Bonds – A bond is a debt instrument used when a government, company, or organization is looking to raise money and they offer an interest rate to entice investors to lend them the capital they need. There are many types of bonds to choose from, but the easiest for our purposes here would be federal government bonds or Muni bonds. Federal government bonds are generally considered low risk since they can use the printing presses to nominally stay out of credit trouble, and Muni or state bonds have varying degrees of risk. Federal bonds are taxable, can have uninterrupted compounding if never cashed, and if interest is reinvested into more bonds, has a reasonable expected rate or return (though currently the same as a high yield savings (you could, in theory, lock in a high rate on a long term government bond now if rates were to drop, so they are not always going to be equal), and they are generally not liquid with some requiring specific hold time requirements before selling. Muni or State bonds are the same except they are generally tax free, though higher risk. If you want to learn more about bonds and the best strategy for investing in them (building out a bond ladder, for example), you can check out this book here. To purchase the bonds themselves, you can buy federal bonds here, and Muni-bonds here. This is not my favorite place to put you or your child’s savings, especially if interest rates retreat back to the low rates of the last 15 years, but it’s better than some of the alternatives.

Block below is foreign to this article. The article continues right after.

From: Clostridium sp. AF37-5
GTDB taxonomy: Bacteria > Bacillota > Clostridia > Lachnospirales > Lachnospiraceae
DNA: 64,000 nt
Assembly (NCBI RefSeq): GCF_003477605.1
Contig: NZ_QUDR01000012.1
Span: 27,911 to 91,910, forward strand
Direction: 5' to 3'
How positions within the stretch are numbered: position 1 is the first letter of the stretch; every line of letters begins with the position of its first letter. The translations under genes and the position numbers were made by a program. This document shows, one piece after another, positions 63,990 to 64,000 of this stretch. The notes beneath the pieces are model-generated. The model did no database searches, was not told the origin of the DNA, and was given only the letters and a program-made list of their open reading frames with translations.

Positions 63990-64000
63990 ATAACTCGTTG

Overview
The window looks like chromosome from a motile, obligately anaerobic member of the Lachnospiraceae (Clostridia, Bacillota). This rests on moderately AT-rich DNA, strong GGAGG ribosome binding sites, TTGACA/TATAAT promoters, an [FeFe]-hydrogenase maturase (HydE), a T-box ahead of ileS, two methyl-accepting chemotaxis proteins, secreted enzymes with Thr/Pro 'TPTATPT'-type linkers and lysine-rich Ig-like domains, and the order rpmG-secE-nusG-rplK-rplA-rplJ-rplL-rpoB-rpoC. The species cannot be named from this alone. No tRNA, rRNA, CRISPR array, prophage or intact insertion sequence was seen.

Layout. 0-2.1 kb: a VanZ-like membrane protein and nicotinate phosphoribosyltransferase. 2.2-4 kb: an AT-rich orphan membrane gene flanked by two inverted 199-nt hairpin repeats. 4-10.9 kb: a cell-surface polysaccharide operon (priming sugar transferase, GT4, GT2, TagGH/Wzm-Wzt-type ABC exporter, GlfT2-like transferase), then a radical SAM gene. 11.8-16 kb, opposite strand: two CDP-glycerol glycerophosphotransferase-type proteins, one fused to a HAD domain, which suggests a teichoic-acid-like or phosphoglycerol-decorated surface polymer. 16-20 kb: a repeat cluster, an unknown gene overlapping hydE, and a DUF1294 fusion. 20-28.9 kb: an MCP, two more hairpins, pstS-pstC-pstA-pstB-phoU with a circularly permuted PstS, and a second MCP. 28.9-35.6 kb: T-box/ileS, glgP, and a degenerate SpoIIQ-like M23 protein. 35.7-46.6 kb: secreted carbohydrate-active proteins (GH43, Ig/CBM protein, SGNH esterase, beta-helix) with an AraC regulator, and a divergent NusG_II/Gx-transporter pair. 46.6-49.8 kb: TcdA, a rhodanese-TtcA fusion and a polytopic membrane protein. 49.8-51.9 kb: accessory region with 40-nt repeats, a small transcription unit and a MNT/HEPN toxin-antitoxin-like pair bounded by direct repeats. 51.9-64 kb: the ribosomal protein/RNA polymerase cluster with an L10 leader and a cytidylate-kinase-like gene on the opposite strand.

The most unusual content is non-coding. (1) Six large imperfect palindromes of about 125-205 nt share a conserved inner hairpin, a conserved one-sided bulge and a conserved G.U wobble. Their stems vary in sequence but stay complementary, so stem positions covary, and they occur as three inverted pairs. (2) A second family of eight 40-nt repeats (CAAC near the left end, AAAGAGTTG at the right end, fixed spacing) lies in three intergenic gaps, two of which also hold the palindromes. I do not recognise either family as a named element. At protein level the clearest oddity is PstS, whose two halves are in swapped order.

Brokerage account – mutual funds or individual stocks – Probably the most recommended place for adults to place their own savings, and is also widely recommended to get children going as early as possible by putting their money into the stock market. This is neither saving, nor investing, but rather is speculation, and too expensive to put a child’s—or an adult’s—hard earned capital. Mutual funds owned in a brokerage are fully taxable, have high ongoing fees, are higher risk (though more importantly, have high volatility), DO NOT have uninterrupted compounding, despite what many claim, and are thus not ideal for long term savings or investing. And because many will be confused by this statement, because everyone and their brother has told them to put their money in the stock market to benefit from compound growth and a high rate of return, let me explain why this is a myth in both regards. In order for there to be compound growth, the account MUST always increase, as soon as you break up the growth, you no longer have compounding, and given the fluctuations and volatility in the market, you will not benefit as many promise. People will often claim the average rate of return is say 10% in the stock market, but this is not at all accurate for many reasons. First, you do not actually receive 10% every year, at least the dollars in the account won’t look that way, even if you do actually get an average of 10%. Let me explain. Let’s say you have an account with $100 and it increases in year 1 by 100%. Then in year two it decreases 50%. Year three it goes back up 100%, and year four back down 50%. In this example your average rate of return is 25% (100+100-50-50/4=25), but what is your ACTUAL rate of return in the account? 0%. That $100 becomes $200 after year one, then down to $100, then up to $200, and back down to $100. So you can see how the often cited ‘average rate of return’ is total bunk, and why so many people get to their retirement years and wonder why their stock portfolio isn’t where they were told it would be. But not only this, actual rates of return in the market are more like 2.5-4.5% after fees, taxes and market timing as many studies and analysis have shown. So while it is tempting, and easy, to open a brokerage account, look at Morningstar, or even just throw your child’s, or your own savings into an S&P500 index fund, I think there are better options, though this is better than nothing, and better than cash. Pros are that these are general liquid, and there is a rate of return higher than a checking or normal savings account. It should also be noted that some brokerage accounts, like Robinhood, do offer the ability to use your stock portfolio as collateral. The terms and rate vary (as of Nov, 2023 Robinhood is at 8-12%, Fidelity 13.5%, Charles Schwab 13.5%, and TD Ameritrade 14.75%), so quite high, and the underlying stocks are volatile and thus can be very risky, especially compared to say a whole life policy loan—discussed later). If you wish to sign up for a no-fee brokerage, I recommend either M1 finance or Robinhood (using this link gets you a free stock if you sign up).